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Our Opinion: Ironic timing for award

March 15, 2001

A schools superintendent can serve both his teachers and school board.

We have seen it locally. An example is Joe Maruca, now a county supervisor, who generally was popular with the teachers when he was superintendent at the Central and Imperial school districts. That was because, among other things, he got his teachers salary increases. Maruca also remained in good enough stead with his school boards to keep his job at both places until he decided it was time to go.

Longtime El Centro Elementary School Superintendent Michael Klentschy, who for years seemed as highly regarded by his teachers as Maruca was, is no longer held in such high regard by many teachers in the district. It seems Klentschy has made it quite clear that he is on the side of the school board in connection with its long and venomous dispute with the district's teachers regarding salary and contract language issues. His recent backing of a plan to cut 25 classified personnel, including classroom aides, in order to fund a reading program has made him even less liked by teachers.


It seems the differences between the board and the teachers are minor and that this matter should have been resolved long ago. If the district had a superintendent working as an arbiter instead of an advocate, that might have been the case. That is why it seems a little more than ironic that Klentschy recently was named superintendent of the year for San Diego and Imperial counties by the Association of California School Administrators.

Klentschy is a talented and innovative educator. He helped create a science program that has become a model around the country and even in other countries. He helped bring new schools on line in a growing district and helped bring up test scores in a district plagued by socioeconomic woes.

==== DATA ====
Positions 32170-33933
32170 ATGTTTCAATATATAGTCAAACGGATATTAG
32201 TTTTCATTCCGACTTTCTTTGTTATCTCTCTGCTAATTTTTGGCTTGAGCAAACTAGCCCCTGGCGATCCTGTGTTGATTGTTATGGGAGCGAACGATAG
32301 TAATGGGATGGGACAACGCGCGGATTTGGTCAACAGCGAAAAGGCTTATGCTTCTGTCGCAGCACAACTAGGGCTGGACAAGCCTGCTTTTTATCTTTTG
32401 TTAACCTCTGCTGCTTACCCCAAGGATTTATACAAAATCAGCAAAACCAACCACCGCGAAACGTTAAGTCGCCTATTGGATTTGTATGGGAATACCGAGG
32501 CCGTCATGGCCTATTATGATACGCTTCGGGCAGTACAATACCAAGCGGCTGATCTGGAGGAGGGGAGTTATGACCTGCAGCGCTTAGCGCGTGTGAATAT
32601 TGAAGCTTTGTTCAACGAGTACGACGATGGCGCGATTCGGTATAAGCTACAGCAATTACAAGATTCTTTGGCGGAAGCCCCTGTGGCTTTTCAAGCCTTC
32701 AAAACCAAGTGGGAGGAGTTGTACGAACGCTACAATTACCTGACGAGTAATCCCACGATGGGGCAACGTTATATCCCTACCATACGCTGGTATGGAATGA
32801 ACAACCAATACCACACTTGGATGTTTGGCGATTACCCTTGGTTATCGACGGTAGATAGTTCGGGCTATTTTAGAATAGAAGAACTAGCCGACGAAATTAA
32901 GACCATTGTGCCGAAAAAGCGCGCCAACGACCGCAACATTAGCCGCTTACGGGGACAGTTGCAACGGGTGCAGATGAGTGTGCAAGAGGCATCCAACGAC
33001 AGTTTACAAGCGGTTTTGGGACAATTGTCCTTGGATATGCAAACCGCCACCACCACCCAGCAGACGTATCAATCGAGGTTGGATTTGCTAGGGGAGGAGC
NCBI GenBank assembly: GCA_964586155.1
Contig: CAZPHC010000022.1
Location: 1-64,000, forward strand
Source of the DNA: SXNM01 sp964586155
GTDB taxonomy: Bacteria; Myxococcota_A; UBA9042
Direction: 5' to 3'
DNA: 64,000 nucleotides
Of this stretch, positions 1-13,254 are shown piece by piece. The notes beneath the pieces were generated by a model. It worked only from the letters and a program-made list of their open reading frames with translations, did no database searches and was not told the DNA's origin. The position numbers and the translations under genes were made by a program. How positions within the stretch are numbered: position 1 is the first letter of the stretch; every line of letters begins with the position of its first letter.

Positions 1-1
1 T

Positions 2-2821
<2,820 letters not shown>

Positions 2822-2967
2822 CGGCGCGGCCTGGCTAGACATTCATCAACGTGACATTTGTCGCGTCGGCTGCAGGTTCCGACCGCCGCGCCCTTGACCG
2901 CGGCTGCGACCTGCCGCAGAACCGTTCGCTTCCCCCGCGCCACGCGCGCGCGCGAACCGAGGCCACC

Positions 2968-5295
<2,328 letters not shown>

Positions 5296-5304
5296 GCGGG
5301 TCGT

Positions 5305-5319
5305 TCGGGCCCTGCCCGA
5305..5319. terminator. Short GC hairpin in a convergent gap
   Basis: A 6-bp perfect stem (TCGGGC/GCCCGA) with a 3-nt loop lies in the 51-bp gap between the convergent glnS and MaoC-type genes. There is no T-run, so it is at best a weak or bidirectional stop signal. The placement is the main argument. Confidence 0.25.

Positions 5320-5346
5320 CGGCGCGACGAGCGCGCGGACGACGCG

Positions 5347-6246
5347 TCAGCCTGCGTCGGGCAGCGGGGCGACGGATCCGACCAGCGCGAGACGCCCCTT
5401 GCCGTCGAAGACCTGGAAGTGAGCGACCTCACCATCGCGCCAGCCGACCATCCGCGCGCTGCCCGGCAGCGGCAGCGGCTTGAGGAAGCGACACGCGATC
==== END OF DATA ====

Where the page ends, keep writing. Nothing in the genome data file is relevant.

We expect the same leadership from Klentschy on the contract dispute. He can be a warm and charming fellow and seems a natural to settle disputes.

He should tell his school board that it is being unreasonable about some issues, because it is. He should tell his teachers he will work with them to get what they are due as long as they are reasonable in their demands, which they need to be.

We know the school board is the one that employs him, but the teachers are the ones who allowed Klentschy to build a considerable reputation in the educational field. The teachers are the ones he needs functioning at optimum levels to continue to have a good school district.

As long as this dispute continues and as long as extracurricular activities and teacher enthusiasm are kept in check, the kids in the district suffer. And that should be Klentschy's primary concern.

The timing of this award is what gets us. A couple years ago we and many teachers in the district would have stood up to applaud such an award being given to Klentschy. Now, in a district wracked with angry teachers who haven't had a contract in two years and all that brings on schools, it seems ironic timing at best.

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